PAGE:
Brain research may be the greatest scientific adventure of our time, but it has had no practical payoff for the mentally ill. We have learned fantastic things about what makes us tick, but none of the findings has helped a single patient.
The National Institute of Mental Health is betting billions of dollars that useful answers are just around the scientific corner. My guess is that if there were low hanging fruit, we would already be picking it.
Progress in understanding and treating mental disorders will be slow and piecemeal. Don’t hold your breath waiting for breakthroughs. With its 100 trillion connections, the human brain is the most complicated contraption in the universe. Things can go wrong in lots of different ways. The more we learn about mental disorders, the further we seem from really understanding them.
The fascination with brain research has in fact been paradoxically bad for patients. Its future promise distracts attention from their pressing current needs. Vast amounts of money, time, and talent are devoted to the high tech stuff, while the simple things that would make their lives livable are terribly shortchanged. We could, but don’t, provide a decent place to live; caring people to live with; and easy access to treatment.
The rest of the civilized world does a much better job of caring for the mentally ill. Some places—Italy and Scandinavia—do an especially great job. The US is a disgraceful laggard—hundreds of thousands of mentally ill in prison, hundreds of thousands homeless.
We don’t need more research into what to do. We just need to have the heart, will, and funds to do it.
Virgil Stucker has been living with and for the severely mentally ill all his adult life. Perhaps better than anyone he can tell us what works. Virgil was founding Chairman and President of the Foundation for Excellence in Mental Health Care and is currently the founding Executive Director and President of CooperRiis Healing Community.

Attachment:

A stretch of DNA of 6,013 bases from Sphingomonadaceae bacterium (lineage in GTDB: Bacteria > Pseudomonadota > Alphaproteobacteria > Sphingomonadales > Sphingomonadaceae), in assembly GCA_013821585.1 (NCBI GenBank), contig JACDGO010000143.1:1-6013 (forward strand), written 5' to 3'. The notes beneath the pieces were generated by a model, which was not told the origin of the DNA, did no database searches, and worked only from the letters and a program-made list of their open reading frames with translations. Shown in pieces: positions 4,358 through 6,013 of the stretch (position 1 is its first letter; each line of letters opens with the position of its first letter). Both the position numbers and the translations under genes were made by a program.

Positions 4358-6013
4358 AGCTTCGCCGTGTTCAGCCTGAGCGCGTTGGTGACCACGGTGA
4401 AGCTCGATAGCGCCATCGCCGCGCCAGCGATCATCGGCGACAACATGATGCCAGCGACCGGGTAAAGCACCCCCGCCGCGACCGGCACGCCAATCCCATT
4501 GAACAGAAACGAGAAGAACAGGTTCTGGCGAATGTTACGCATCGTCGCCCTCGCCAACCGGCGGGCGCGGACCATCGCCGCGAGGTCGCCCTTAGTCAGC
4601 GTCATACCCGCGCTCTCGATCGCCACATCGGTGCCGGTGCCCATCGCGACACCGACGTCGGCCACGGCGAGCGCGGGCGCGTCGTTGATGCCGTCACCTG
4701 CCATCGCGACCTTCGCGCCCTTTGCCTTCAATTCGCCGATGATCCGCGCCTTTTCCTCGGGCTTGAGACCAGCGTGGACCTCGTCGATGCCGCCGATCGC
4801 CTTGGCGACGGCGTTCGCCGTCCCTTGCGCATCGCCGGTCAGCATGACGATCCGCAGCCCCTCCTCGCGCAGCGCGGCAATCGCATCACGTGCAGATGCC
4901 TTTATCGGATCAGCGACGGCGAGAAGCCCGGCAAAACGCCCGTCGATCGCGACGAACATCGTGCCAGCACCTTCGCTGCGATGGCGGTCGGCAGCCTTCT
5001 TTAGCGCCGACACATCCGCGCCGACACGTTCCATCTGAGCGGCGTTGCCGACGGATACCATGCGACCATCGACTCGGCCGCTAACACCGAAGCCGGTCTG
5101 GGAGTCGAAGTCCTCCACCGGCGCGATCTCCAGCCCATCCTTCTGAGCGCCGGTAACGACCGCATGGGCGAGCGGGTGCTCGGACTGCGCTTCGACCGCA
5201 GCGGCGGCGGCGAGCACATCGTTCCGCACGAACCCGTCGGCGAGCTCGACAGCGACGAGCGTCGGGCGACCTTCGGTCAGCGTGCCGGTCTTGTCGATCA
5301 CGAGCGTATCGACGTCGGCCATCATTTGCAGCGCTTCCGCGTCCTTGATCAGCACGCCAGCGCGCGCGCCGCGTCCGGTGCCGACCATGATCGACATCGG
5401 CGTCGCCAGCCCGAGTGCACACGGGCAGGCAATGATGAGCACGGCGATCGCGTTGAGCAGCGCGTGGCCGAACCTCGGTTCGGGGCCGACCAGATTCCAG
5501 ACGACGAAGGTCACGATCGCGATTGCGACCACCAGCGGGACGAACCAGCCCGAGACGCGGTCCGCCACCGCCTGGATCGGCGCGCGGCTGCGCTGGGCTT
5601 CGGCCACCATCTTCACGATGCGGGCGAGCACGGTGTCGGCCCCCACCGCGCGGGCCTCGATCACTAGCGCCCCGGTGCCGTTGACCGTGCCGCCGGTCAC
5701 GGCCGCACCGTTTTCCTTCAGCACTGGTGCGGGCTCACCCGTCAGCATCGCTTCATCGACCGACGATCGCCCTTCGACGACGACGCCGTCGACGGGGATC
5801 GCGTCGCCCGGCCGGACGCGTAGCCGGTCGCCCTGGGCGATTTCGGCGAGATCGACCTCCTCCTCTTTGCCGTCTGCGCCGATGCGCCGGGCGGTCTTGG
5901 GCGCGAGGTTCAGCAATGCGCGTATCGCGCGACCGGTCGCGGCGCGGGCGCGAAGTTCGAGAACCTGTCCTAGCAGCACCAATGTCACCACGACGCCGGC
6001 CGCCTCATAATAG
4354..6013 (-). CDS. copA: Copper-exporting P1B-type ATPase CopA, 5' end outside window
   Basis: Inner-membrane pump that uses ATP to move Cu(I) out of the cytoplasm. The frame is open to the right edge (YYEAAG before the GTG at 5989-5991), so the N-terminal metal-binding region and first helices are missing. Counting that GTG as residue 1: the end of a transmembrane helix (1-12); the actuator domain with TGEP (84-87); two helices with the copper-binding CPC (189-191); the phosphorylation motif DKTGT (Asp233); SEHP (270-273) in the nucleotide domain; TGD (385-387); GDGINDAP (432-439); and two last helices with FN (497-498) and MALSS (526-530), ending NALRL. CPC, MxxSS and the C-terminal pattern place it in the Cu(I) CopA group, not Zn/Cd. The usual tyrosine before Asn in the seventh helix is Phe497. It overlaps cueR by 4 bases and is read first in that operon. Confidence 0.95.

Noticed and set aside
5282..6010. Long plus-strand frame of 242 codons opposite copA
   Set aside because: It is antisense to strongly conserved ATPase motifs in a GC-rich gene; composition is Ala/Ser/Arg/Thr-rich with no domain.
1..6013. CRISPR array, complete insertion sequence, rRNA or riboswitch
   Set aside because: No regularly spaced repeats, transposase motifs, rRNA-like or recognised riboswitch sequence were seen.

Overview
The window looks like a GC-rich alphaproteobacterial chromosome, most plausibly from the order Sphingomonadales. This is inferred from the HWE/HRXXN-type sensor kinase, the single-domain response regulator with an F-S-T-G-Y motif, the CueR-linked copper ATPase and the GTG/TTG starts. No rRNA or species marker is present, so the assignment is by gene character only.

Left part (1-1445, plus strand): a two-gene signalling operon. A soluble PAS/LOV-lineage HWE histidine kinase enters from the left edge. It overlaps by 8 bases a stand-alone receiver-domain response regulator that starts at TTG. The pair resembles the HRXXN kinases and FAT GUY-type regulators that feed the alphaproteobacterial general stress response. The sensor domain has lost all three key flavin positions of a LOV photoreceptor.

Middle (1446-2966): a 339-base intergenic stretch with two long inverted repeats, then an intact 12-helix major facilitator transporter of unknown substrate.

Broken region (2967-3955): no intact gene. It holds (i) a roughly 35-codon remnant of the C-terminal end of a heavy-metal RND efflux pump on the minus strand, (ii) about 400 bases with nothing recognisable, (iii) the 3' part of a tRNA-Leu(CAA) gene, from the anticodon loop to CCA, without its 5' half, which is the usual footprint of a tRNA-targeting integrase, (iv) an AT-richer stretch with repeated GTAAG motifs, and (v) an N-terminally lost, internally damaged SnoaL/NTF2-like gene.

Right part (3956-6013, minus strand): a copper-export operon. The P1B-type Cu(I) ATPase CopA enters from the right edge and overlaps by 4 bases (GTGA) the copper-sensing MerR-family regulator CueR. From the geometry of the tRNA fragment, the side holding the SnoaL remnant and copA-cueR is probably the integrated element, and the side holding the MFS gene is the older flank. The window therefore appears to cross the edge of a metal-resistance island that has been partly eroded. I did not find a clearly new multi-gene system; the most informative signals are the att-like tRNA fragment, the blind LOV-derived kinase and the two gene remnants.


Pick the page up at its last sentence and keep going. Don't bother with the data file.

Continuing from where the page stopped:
Too often, we have thought that only "rocket scientists" could understand the vagaries of the mind, heart, brain, and soul. We need the scientists, but, first and most; we need people who understand the healing power of relationships and engagement in community.
For 40 years, my wife Lis and I have lived in 4 different therapeutic communities, where we raised our children and host our grandchildren. Our youngsters grew up among the residents (diagnosed with schizophrenia, bipolar disorder and depression) who ate at our table and shared in our lives.
I am reminded of a meal when our young Christoph was puzzled about his friend Ed at the end of the table who was wearing his depression with head down. Christoph crawled under the table, looked up into Ed’s eyes with a chuckle and Ed soon lost his depression.
I remember another time when Christoph wandered too close to the river and fell in. One of the residents jumped in and saved his life.